Managed funds are sniffing at Hunter Hall after the resignation of its ethical investor founder

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Hunter Hall International, whose founder and chief investment officer Peter Hall just resigned, is getting takeover nibbles from major players in the managed funds industry.

The board of directors says it’s received a number of approaches from parties interested in acquiring some or all of shares in the ethical investment company.

A short time ago, Hunter Hall International shares were down more than 7% to $3.00.

“Several interested parties are significant players in the investment management business with experience managing Australian and global funds,” the board said in a statement.

“The board is currently assessing all options to maximise value for shareholders and ensure the continued stewardship of our funds under management.”

Hall tendered his resignation on Tuesday for “personal and family reasons”.

The board of directors says Hall will continue until the end of his six month notice period. He will also continue as CEO and a director.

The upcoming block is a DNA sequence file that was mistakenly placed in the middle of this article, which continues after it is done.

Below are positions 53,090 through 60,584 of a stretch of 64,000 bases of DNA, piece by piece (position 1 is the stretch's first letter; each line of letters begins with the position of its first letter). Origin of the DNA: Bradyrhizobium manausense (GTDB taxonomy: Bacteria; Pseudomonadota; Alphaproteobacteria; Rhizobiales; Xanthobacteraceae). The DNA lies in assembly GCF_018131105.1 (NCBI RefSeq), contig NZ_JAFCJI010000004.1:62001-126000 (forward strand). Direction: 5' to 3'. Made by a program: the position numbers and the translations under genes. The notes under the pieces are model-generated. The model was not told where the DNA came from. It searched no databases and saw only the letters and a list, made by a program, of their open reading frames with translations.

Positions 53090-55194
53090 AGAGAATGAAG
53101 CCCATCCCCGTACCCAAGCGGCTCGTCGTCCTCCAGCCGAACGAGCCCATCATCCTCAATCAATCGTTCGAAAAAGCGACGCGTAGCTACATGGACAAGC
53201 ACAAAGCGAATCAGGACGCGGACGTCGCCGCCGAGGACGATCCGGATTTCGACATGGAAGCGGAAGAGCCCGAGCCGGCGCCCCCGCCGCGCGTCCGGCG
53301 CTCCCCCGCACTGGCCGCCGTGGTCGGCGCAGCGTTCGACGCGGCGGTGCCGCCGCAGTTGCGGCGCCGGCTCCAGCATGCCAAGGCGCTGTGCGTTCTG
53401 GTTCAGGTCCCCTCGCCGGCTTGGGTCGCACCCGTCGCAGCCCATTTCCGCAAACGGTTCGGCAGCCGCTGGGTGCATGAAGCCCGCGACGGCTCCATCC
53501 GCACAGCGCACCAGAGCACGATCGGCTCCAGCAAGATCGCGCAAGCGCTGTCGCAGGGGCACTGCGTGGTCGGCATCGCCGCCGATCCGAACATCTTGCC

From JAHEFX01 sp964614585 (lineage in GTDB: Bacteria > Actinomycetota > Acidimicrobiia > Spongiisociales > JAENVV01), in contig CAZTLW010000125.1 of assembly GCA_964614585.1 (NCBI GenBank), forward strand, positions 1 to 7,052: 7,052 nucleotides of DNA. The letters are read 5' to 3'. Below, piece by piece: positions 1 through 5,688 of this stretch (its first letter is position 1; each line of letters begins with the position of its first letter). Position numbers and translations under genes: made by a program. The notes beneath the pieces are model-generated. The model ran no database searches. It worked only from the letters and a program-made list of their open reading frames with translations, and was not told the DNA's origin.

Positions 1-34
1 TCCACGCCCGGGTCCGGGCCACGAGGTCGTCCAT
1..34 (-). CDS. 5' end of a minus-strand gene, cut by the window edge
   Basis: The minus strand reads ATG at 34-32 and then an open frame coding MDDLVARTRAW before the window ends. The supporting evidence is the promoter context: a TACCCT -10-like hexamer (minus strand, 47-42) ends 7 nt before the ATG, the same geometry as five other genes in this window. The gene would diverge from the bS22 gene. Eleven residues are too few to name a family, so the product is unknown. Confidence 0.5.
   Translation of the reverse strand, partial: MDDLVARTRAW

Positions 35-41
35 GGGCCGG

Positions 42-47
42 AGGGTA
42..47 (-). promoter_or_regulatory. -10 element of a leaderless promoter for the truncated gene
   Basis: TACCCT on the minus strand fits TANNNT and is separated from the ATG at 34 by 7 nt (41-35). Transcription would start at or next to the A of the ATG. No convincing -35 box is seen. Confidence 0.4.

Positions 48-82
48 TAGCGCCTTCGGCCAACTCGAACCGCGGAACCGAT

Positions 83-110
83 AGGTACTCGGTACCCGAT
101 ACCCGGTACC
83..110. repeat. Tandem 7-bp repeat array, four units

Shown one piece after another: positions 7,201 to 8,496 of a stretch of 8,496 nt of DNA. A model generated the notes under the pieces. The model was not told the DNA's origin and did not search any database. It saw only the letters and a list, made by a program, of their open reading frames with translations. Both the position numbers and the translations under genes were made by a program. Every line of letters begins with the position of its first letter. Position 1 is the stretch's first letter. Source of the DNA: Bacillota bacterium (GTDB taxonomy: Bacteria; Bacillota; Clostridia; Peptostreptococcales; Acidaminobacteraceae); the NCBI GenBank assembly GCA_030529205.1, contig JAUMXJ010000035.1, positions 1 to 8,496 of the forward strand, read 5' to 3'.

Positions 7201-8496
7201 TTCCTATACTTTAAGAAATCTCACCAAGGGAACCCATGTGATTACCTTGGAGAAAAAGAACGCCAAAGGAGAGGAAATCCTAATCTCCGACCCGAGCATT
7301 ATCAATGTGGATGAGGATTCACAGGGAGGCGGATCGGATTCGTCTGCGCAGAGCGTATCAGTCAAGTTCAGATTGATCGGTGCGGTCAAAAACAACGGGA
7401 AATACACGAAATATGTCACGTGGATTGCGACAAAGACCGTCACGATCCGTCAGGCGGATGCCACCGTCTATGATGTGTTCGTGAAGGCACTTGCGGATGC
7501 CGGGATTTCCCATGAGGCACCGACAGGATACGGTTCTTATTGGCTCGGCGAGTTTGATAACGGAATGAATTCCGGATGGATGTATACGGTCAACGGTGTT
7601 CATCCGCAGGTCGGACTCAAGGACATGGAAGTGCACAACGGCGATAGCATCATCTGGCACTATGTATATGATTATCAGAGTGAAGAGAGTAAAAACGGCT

The ethical investment company says it’s looking at the appointment of a new chief investment officer.

In the meantime, funds will continue to be managed by Peter Hall and his two deputies, James McDonald and Jonathan Rabinovitz.

Hall started the company in 1993 with the aim of doing good in the world and achieving excellent long term results for investors.

The company listed on the ASX in 2004 and now has $1 billion in funds under management.

In 2016, the company’s investment portfolio increased by 12.3% after all fees and expenses, outperforming both the global and Australian equity markets.

In a letter to investors, Hall says: “The world is an uncertain place with much complexity, huge opportunities and many risks. The only way to navigate through is to have a strong moral compass and a sound investment philosophy and process.”

In the company’s latest annual report, Hall says he continues to see vulnerability in the global market with high equity valuations, slowing economies, high sovereign debt levels and over-leveraged financial institutions in China, Italy, Germany and other states.

“Of great concern is that central banks and governments may have run out of fiscal and monetary firepower as fiscal deficits are high, money printing is becoming increasingly less effective and a huge portion of the world’s bonds have negative yields,” he says.

“Governments may have to resort to explicit money printing due to reduced tax receipts from slowing economies.

“We will continue to hold high cash and gold weightings, and favour defensive economies such as Australia while avoiding high risk areas such as the international banking industry, Europe and China.”

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